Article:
Candidates have access to lots of books and information online telling them how to design the perfect resume or they pay to have someone else write if for them. Written tests for spelling and accuracy only go so far. Be sure to exchange emails with a candidate as part of your screening process. Does a positive and friendly personality come through? Remember that accurate information delivered in a curt, canned manner doesn’t make for a “customer delight” moment.

Always remember, our customers are judging channel interactions based on agent interest in their issue and getting the answers or help they need.

Recruit for coachable agents who have the right attitude and really want to be a part of your center and create great service experiences. Hire agents who want to learn how to be the best they can be and your customers will love you for it.


 

This article first appeared on Intradiem’s Blog where I’m featured as one of their Call Center Experts.

Give Your Agents Time To Know Their Customers

j0309612When I started working in a call center back in the communication dark ages, we just had phones, desks and lots of paper to count calls and sales made each day. Our agents had little to support their efforts and what they did have for interactions was also paper driven. Customer files were tucked away in desk drawers, to be pulled out only when absolutely necessary.

Today, we have highly advanced technology to power phones and data in our centers, and we also have wonderful tools to help our agents be successful not only on their calls, but across multiple communication channels.

 The tools we provide our agents for customer interactions are only as good as the agents using them.

Their ability to engage with the customer is a major key to their successfully creating a great experience and lasting impression. Helping agents to be more proactive in knowing and engaging with their customer is a daily challenge.

Sometimes it’s the seemingly small things that can have a big impact.

 

Updating and confirming customer information

In the rush to meet metrics focused on speedy response and high volume call handling, agents are often missing the chance to check customer data on file to verify and confirm what is on record.

While sitting with agents during customer interactions, I’ve seen missing phone numbers, blank spaces where emails could be entered, and other missing or sometimes “old” data that fails to be updated with the customer. When I ask why, the agent will often tell me that they need to keep the calls brief and that information takes too long to check. Some will even add that they are only focused on what they are trained to do, or get monitored and scored for, so they don’t bother doing anything extra.

We need to coach agents to use data verification as a way to engage and show appreciation. One simple but often missed opportunity for the agent is to check how long the customer has been with us and say thanks.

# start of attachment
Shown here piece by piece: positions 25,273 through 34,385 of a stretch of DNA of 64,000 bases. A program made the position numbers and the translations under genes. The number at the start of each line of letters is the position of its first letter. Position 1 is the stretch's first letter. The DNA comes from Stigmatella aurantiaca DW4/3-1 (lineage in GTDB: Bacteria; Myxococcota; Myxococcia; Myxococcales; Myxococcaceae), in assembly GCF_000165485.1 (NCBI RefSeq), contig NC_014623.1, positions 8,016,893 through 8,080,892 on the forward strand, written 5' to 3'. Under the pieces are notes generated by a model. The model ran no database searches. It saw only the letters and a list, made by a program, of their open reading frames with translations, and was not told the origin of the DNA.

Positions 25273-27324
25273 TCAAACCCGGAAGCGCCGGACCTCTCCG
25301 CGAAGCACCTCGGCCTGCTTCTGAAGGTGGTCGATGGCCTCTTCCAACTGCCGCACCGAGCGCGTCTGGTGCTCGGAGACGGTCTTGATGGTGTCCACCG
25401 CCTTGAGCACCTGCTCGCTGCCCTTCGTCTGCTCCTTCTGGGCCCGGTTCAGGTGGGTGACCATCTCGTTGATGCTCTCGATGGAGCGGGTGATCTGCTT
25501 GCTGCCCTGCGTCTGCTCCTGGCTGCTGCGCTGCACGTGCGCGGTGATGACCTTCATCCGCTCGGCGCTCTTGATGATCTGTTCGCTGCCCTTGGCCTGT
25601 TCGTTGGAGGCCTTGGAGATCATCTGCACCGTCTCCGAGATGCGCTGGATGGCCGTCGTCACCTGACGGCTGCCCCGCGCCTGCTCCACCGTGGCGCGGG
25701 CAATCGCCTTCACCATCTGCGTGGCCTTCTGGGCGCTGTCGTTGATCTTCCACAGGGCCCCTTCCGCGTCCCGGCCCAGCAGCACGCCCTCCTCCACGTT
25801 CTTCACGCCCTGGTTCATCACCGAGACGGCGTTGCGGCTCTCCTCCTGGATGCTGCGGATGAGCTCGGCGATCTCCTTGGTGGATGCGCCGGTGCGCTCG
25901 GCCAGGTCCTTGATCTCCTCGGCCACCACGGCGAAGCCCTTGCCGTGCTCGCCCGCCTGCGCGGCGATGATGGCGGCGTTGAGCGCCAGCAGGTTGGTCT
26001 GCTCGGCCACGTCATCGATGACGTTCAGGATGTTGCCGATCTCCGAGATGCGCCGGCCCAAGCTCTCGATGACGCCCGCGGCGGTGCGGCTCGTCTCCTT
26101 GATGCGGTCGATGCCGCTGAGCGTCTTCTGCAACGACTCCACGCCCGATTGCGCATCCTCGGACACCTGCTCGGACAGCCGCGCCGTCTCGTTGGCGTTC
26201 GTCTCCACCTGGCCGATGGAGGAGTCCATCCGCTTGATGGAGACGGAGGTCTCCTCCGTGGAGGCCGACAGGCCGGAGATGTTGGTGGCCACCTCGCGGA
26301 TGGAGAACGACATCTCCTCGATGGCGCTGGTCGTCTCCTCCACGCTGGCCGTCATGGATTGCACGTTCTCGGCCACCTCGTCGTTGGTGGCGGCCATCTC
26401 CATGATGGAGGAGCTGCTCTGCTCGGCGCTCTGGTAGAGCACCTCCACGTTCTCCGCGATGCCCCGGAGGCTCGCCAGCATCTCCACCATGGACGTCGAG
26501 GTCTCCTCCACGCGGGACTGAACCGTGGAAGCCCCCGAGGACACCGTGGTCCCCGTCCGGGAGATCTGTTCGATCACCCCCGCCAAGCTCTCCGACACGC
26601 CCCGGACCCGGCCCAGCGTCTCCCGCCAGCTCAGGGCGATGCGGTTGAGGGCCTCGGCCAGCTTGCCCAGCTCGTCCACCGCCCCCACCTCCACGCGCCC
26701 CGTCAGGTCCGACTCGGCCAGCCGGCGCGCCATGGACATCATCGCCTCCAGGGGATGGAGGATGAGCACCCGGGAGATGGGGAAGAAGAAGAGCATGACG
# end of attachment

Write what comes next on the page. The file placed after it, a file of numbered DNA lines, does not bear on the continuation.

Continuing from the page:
Don’t assume anything about your customer

During recent coaching with an agent, the calls we listened to were all polite and professional, but the agent never asked questions. I asked the agent why they didn’t ask the customer any questions regarding their needs. The agent replied, “Well, they called and told me what they wanted. Why should I ask?”

Once we discussed the benefits of finding out more about the customer and making sure that she was proactively assisting rather than just reacting to something the customer said (and may not really understand fully), the agent said she realized the was missing the opportunity to connect with the caller. The agent also felt asking and confirming would open the door for cross-selling too.

 

Engage with your customer

Our customers are telling us that they want appreciation and to have personal recognition during interactions with agents. Some agents are losing this personal touch and sound like robots. Even their emails are cut and pasted forms that offer nothing personal to customers.

Too many agents are focused mainly on the process of the call, and are often coached and trained more on that than on the soft skills needed to show we value the customer’s continued business.

This happens too frequently during phone orders, where opportunities to interact are often provided by the customers themselves.

I recently monitored an agent whose customer commented about the dress she was buying, “Oh I just love this color blue”.   There was silence except for the agent’s nails clicking on the keyboard. The agent finally spoke, saying, “You should receive this in 4 to 5 business days.”

The customer’s voice tone lacked enthusiasm as she replied, “OK…thanks” and ended the call.

ENCOURAGE your agents to interact and engage with customer to create a personal touch. Coach them to use customer data, questions and comments to make the customer feel important and valued. It doesn’t take a lot of time on a call to create a positive impression or a negative one.


My article first appeared on the MindTouch blog.